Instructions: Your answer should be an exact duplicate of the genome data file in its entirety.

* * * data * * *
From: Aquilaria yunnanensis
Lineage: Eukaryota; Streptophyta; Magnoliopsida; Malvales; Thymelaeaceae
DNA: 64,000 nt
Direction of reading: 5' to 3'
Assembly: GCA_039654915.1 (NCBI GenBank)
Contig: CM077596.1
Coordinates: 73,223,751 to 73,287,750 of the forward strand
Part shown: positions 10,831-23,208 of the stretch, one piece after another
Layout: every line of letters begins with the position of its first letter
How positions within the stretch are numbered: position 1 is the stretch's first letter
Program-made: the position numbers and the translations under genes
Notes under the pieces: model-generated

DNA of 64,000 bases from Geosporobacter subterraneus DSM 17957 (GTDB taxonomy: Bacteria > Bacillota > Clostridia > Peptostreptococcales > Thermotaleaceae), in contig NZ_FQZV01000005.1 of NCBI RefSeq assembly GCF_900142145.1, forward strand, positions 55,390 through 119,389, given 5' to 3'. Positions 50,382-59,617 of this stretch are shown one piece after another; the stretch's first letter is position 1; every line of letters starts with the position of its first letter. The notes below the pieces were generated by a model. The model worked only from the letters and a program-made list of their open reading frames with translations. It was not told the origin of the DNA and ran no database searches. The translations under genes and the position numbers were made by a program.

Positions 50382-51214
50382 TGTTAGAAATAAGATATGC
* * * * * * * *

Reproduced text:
From: Aquilaria yunnanensis
Lineage: Eukaryota; Streptophyta; Magnoliopsida; Malvales; Thymelaeaceae
DNA: 64,000 nt
Direction of reading: 5' to 3'
Assembly: GCA_039654915.1 (NCBI GenBank)
Contig: CM077596.1
Coordinates: 73,223,751 to 73,287,750 of the forward strand
Part shown: positions 10,831-23,208 of the stretch, one piece after another
Layout: every line of letters begins with the position of its first letter
How positions within the stretch are numbered: position 1 is the stretch's first letter
Program-made: the position numbers and the translations under genes
Notes under the pieces: model-generated

DNA of 64,000 bases from Geosporobacter subterraneus DSM 17957 (GTDB taxonomy: Bacteria > Bacillota > Clostridia > Peptostreptococcales > Thermotaleaceae), in contig NZ_FQZV01000005.1 of NCBI RefSeq assembly GCF_900142145.1, forward strand, positions 55,390 through 119,389, given 5' to 3'. Positions 50,382-59,617 of this stretch are shown one piece after another; the stretch's first letter is position 1; every line of letters starts with the position of its first letter. The notes below the pieces were generated by a model. The model worked only from the letters and a program-made list of their open reading frames with translations. It was not told the origin of the DNA and ran no database searches. The translations under genes and the position numbers were made by a program.

Positions 50382-51214
50382 TGTTAGAAATAAGATATGC